Tuesday 1 May 2018
One of the less remarked upon features of contemporary politics over the last decade has been the absence of crime and justice from big national policy debates. Crime barely featured in either the 2015 or 2017 general election campaigns (though the Manchester Arena bombing did briefly catapult the issue of police numbers on to the national policy agenda during the 2017 campaign).
This has been a far cry from the mid-to-late 2000s, when crime and policing issues regularly led the news as well as local and national campaigns.
There are at least three explanations for why this has occurred, which also help explain why we may be about to see a revival in the public’s interest.
Firstly, the concept of ‘salience’ is obviously a relative one – its importance depends in part on what else is going on. At the height of the Brexit debate in 2016, MORI reported that crime had fallen to its lowest salience score – in its monthly ‘issues tracker’ – since 1991. Since then, a glance at the same tracker suggests ‘law and order’ has been rising in importance (at the same time as ‘immigration’ has fallen), though it is not yet at anything like the levels of 2008 and still way below issues like Brexit, the NHS and unemployment in terms of national salience. In other words, crime’s rising up the political agenda is as much a reflection of the falling importance of other issues in voters’ minds as it is about crime per se.
Secondly, the recent fall in salience of crime at the national level may have reflected the shift to a more localised model of policing since 2010. A core rationale for the creation of directly elected Police and Crime Commissioners (PCCs) was that it would provide a mechanism for deepening the engagement of voters with questions of crime at the local level and thus potentially taking some of the heat out of national policy debates. Yet with many PCCs campaigning on ‘national’, rather than local policy issues (for example, calling for a reversal of police cuts), it is perhaps unsurprising that these issues are beginning to creep back into national politics.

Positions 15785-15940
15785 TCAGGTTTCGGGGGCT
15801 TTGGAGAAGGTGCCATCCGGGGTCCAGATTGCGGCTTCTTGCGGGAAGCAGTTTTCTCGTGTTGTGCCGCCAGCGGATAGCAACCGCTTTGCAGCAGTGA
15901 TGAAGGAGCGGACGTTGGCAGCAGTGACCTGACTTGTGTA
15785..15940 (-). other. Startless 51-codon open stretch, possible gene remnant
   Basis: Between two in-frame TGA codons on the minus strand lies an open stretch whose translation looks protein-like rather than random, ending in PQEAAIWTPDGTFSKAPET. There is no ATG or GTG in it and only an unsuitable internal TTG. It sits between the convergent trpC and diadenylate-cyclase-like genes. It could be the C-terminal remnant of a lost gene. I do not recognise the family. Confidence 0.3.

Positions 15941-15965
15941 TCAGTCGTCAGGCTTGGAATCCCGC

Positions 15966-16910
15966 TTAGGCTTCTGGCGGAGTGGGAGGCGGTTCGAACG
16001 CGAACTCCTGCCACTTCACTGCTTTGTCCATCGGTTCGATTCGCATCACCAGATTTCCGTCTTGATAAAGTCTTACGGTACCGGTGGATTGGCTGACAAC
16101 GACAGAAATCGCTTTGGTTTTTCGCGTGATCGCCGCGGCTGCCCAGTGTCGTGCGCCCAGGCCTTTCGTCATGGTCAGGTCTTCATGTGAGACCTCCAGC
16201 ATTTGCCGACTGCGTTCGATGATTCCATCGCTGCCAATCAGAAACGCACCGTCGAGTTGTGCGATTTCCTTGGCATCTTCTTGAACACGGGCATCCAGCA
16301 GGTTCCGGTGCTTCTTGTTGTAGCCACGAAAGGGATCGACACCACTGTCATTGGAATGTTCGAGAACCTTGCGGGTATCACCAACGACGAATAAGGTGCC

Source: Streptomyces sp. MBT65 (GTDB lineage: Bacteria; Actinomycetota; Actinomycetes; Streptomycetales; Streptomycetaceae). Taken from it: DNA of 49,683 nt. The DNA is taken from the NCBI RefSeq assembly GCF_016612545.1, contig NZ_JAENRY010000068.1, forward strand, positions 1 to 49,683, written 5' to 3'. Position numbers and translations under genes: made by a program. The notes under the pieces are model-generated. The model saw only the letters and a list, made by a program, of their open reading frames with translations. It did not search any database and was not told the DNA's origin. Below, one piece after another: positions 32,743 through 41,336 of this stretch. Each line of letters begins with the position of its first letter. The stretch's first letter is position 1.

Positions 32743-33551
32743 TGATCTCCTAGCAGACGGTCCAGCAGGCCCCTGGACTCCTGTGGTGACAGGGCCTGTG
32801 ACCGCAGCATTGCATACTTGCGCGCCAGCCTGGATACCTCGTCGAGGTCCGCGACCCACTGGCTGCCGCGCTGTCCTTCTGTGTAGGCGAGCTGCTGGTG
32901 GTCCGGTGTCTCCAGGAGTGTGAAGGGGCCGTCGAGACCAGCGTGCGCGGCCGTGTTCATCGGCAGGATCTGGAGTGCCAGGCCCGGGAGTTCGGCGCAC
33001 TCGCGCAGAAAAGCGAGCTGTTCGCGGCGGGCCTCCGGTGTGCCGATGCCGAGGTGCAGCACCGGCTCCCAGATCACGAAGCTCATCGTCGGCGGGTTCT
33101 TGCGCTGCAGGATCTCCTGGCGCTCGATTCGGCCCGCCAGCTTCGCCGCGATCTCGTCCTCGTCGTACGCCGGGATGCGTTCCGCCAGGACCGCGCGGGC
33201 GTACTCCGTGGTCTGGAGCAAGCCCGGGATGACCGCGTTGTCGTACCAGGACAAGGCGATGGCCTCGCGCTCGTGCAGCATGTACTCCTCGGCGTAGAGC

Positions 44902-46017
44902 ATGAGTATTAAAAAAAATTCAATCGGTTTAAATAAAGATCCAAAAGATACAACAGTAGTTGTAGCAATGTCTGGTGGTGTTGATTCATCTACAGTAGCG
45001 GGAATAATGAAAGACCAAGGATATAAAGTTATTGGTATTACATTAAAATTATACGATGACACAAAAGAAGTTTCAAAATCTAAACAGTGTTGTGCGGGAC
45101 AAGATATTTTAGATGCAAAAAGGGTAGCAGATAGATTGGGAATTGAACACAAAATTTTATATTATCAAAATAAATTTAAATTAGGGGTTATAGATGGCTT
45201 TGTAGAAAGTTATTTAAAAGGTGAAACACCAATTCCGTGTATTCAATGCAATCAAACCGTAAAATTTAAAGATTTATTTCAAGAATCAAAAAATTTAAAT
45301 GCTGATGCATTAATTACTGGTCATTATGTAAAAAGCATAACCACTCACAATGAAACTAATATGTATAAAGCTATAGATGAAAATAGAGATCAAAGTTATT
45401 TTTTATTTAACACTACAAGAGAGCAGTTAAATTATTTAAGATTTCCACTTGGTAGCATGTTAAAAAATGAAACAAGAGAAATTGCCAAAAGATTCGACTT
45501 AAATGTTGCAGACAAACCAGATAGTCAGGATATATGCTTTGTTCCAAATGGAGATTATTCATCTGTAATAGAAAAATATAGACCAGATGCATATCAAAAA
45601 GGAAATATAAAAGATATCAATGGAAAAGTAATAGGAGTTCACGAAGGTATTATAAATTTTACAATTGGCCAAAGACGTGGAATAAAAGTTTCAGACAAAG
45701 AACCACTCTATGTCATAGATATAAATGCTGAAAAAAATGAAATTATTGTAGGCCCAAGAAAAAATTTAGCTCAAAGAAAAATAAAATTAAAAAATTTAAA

Thirdly, the fall in salience may simply have been the natural consequence of falling crime rates. The less people worry about crime, the less they will prioritise it. Again, recent trends in crime suggests that we are witnessing something of a shift. There are fewer offenders being charged and sentenced than in the past. Yet the harmfulness of their offending is more likely to be worse. Recorded violence, sexual offences, knife crime and gun crime have all been going up for at least three years. In 2010, these crimes represented just under a fifth (18%) of total recorded crime. Now violent crime and sexual offences represent well over third (36%). And although the headlines around knife crime have been about the shocking rates in the capital, the largest increases are actually in the West Midlands, West Yorkshire and Lancashire.
We are hours away from local elections across 150 councils nationally, including London. Given the advent of PCCs, we would not necessarily expect to see crime and policing reflected in party campaign literature (particularly as local government have limited say in policing matters). So it is perhaps revealing that there are a number of of campaigns within London (Croydon and Lewisham for example) in which crime and policing are extremely prominent and that the Labour Party has put crime/policing at the centre of their national campaign (one in which they are expected to do well in). Of course, it is important not to generalise – but there appears little mention of crime/ policing issues in West Yorkshire, Greater Manchester and South Yorkshire campaigns. Nonetheless, it is clear that crime/policing is being re-politicised.
The warning signs are there. If crime is starting to worry voters, then it is likely to rise up the political agenda. Whether or not that is good news depends on whether you think these issues require/deserve a national platform, or are better engaged with at the local level. Either way, we should expect it to play a greater role in our politics than has recently been the case.